Thanks to some diligent digitization of records by a volunteer with the Vancouver Island Military Museum, new life is being breathed into the histories of 124 men from Nanaimo who died in the First World War.
Their names, cast in bronze on Nanaimo’s downtown cenotaph, are being connected to a living record of who they were when they lived and worked in Nanaimo before they shipped overseas.
Now the descendants of some of those men living in Nanaimo today can glean insight about their ancestors from a book of remembrance on display at the museum. Information for the book – the first phase of a project to fill in details about where the men came from, their religions, medical histories, occupations and other data – was gathered by museum volunteer Angus Scully, a retired history teacher who spent last summer organizing the data to produce the book.
“Because you can digitize data you can analyze it in ways that would have taken years or would have been impossible before,” Scully said.
“It takes a long time to enter the data,” Scully said.
Scully drew from resources provided online from Veterans Affairs Canada and the national archives to get basic data, which included the Attestation Paper filled out by every man who signed up for service with the Canadian Expeditionary Force, which lists basic personal information about the volunteer recruit. Scully combined that with information about where and when the man died.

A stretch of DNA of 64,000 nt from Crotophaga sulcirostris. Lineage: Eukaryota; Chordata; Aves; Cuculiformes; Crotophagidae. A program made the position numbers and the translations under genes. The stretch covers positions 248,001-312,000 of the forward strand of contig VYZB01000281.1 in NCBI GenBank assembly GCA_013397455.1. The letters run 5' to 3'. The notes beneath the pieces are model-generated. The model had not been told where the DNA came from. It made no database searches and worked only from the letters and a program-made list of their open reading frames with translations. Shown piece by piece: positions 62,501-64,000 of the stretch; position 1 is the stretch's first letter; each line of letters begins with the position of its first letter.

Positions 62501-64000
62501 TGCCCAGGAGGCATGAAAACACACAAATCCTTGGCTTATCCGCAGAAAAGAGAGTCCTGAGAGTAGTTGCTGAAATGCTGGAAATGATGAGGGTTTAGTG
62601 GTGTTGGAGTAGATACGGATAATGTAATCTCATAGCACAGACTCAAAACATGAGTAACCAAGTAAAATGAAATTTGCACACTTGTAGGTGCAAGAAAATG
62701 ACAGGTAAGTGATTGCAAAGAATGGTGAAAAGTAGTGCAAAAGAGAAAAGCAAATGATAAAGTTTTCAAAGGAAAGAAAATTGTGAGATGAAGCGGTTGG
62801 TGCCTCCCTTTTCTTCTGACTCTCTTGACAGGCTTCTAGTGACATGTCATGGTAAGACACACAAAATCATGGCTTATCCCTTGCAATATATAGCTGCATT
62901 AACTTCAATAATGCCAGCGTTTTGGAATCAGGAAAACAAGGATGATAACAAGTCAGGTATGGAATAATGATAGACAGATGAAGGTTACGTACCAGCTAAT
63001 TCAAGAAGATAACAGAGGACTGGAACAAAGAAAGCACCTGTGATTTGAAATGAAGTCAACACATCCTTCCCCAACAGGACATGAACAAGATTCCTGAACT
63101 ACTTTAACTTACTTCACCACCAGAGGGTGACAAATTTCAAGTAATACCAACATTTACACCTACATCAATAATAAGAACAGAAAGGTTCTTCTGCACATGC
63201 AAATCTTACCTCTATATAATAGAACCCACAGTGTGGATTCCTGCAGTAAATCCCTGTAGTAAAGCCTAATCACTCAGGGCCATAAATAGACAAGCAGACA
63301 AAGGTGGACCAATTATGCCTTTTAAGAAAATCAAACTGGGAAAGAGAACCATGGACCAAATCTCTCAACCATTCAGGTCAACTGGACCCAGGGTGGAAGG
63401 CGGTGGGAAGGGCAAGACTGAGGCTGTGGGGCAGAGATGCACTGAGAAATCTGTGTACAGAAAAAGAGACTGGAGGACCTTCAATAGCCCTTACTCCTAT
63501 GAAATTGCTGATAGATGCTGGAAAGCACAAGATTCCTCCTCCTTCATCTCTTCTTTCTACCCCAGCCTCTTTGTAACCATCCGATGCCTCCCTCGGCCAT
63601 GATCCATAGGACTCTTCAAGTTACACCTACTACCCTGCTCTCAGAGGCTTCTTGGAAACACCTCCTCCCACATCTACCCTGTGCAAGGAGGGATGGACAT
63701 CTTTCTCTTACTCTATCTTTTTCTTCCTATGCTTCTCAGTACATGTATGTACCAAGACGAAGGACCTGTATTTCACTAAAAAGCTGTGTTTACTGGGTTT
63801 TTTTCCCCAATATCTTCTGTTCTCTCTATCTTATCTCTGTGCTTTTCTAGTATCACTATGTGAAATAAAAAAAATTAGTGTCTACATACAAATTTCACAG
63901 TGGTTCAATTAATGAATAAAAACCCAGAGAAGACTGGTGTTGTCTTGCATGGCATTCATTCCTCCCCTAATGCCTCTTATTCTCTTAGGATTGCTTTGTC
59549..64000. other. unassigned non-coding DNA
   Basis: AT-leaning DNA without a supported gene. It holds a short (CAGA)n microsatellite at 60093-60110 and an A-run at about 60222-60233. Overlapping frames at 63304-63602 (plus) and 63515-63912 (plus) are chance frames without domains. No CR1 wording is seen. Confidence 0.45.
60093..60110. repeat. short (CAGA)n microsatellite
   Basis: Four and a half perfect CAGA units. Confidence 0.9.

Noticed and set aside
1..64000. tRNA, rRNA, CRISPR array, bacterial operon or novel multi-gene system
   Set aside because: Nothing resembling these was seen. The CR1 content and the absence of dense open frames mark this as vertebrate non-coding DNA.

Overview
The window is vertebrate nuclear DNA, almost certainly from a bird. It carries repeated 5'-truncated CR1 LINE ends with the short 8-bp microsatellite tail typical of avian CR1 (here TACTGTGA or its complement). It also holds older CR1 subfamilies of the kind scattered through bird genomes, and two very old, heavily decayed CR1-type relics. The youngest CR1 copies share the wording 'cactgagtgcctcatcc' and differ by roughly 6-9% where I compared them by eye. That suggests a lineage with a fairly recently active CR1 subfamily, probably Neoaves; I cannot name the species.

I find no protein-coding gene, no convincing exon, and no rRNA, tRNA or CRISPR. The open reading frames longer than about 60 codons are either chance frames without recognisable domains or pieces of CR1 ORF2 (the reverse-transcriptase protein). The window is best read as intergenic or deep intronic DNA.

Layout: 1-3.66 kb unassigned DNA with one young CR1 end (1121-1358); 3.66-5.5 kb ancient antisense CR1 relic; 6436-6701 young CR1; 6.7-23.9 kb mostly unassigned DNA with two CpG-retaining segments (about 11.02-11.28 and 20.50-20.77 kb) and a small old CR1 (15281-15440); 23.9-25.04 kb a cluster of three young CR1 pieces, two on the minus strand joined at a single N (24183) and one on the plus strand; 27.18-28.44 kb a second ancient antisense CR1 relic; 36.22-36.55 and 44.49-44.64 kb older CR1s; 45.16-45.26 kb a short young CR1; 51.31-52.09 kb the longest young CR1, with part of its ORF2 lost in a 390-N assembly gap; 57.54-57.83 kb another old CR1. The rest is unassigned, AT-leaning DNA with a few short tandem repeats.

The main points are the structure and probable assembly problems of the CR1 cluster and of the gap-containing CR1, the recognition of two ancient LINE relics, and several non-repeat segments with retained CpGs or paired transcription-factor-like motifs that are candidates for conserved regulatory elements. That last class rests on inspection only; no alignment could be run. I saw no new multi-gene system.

“There was a commitment made nearly 100 years ago saying we’re not going to forget these people, but there they are. They’re just names carved in stone now,” Scully said. “I thought, well, let’s try and see if we can revive a little bit of information about them. At the time, they would have all been men in the community people knew.”
2014 will mark the centennial of the start of the of the First World War. The book is seen as a an opportunity to connect people visiting the museum with that history and those who served in the war.
“We wanted to complete the book and information relevant to local people,” said Brian McFadden, Nanaimo Military Museum vice-president. “We always tell people this is not a war museum. It’s about people, not things, so now that we’re getting interest from the schools, if we could tie it in to the descendants – of kids who live here – who maybe live on Nicol Street or these type of things and realize, ‘Oh, this guy lived on Nicol Street. Wow.’”
Hopefully such realizations, McFadden said, will spark an interest in students and schools to do further research and discover more connections between themselves and local history.
Studying the data, Scully got a sense of what kind of an impact the First World War had on the community.
“There are several streets in Nanaimo where there were two or three residents were killed from one street,” Scully said. “Now when you go back 100 years, Nanaimo was a fairly small place, so if you’ve got one street with two or three people killed you’ve got an event.”
Scully has managed to compile information on about 100 of the 124 men named on the cenotaph plaque, which can be viewed at the museum, but Scully and other volunteers want to get the information online so the public, especially family members, can view and contribute additional facts about the men in the book. The museum will need some help with setting up a secure website for contributing new information.
“Get it online and invite the public – whether it’s students or just general members of the public who might be interested – to take part in kind of a collective analysis and gathering of data; make it a community event,” Scully said.